2015, Number 1-2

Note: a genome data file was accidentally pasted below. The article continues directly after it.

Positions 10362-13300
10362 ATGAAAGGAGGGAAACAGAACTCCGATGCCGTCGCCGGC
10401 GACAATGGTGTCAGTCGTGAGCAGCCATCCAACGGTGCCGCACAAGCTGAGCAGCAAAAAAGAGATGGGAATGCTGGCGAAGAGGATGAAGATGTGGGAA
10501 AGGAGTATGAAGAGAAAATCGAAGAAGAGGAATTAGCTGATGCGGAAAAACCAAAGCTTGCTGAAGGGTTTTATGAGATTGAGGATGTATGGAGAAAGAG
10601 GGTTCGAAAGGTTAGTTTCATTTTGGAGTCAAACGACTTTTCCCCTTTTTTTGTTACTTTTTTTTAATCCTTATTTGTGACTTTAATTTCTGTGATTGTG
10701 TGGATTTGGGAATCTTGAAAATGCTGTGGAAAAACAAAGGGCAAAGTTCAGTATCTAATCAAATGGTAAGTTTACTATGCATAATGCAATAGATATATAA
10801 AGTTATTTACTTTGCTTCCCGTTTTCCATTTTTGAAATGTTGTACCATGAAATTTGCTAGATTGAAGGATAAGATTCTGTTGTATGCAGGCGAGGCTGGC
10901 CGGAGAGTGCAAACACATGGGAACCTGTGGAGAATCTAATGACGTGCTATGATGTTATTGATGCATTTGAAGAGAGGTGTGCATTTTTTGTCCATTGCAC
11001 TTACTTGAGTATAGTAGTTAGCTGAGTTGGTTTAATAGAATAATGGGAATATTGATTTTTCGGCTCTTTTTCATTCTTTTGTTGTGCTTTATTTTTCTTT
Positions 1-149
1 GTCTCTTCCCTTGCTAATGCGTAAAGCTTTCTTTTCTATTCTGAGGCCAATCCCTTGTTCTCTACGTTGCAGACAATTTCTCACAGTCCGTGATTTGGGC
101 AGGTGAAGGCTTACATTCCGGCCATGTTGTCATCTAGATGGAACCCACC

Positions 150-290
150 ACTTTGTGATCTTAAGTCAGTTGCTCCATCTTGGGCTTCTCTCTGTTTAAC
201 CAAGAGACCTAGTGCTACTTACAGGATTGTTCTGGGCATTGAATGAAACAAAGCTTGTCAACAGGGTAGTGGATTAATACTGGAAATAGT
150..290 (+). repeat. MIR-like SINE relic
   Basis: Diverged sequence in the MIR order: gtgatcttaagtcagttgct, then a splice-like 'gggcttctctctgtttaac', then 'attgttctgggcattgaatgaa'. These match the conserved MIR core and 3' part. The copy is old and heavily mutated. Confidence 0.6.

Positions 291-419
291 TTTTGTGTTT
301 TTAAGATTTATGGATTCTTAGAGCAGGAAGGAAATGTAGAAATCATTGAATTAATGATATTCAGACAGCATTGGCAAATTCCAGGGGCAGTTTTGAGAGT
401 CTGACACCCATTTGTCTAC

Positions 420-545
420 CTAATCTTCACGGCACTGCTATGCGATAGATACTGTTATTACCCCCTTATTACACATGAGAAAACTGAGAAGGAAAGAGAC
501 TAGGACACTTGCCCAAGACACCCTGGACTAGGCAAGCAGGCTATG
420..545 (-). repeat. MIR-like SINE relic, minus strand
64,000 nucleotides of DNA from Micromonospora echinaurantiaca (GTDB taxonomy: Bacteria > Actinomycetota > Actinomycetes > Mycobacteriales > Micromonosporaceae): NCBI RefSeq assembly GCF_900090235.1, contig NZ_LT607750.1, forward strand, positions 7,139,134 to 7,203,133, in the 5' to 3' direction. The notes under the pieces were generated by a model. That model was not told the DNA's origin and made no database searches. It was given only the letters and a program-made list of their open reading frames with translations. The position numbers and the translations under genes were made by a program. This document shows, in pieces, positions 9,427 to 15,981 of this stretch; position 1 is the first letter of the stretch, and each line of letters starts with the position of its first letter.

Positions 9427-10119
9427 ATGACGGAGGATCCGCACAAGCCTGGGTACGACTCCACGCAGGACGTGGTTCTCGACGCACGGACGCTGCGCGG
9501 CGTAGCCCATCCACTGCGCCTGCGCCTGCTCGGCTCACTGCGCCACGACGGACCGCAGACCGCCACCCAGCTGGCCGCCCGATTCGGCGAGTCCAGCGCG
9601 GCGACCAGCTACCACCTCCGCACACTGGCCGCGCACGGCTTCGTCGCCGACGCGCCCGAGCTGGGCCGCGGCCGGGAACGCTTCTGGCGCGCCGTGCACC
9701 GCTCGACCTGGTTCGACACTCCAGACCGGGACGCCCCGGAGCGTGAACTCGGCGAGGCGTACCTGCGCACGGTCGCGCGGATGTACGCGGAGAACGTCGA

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ABSTRACTGastroesophageal reflux disease is defined as a failure of the anti-reflux barrier that leads to abnormally high digestive secretions passing into the esophagus, which produces symptoms of esophageal and extra-esophageal damage. The physiological mechanisms that prevent reflux are clearance, the lower esophageal sphincter and the right gastric emptying. Failure in these defense mechanisms leads to gastroesophageal reflux. Surgical treatment of gastroesophageal reflux disease has been in constant evolution over the past 70 years. Nissen fundoplication, Belsey’s and Hill gastropexy have been studied and modified over time, and with different approaches. An effective treatment is to reduce acid secretion of the stomach with either an H2 receptor antagonist or a proton pump inhibitor. The dose depends on the severity of each patient: the greater the esophageal exposure to acid, the greater will be the degree of suppression required to cure it. There is currently much debate about the benefits of the medical or surgical treatments, and the role of laparoscopic surgery as a first-time or second approach. The objective of this paper is to determine the surgical and medical treatment options currently available.
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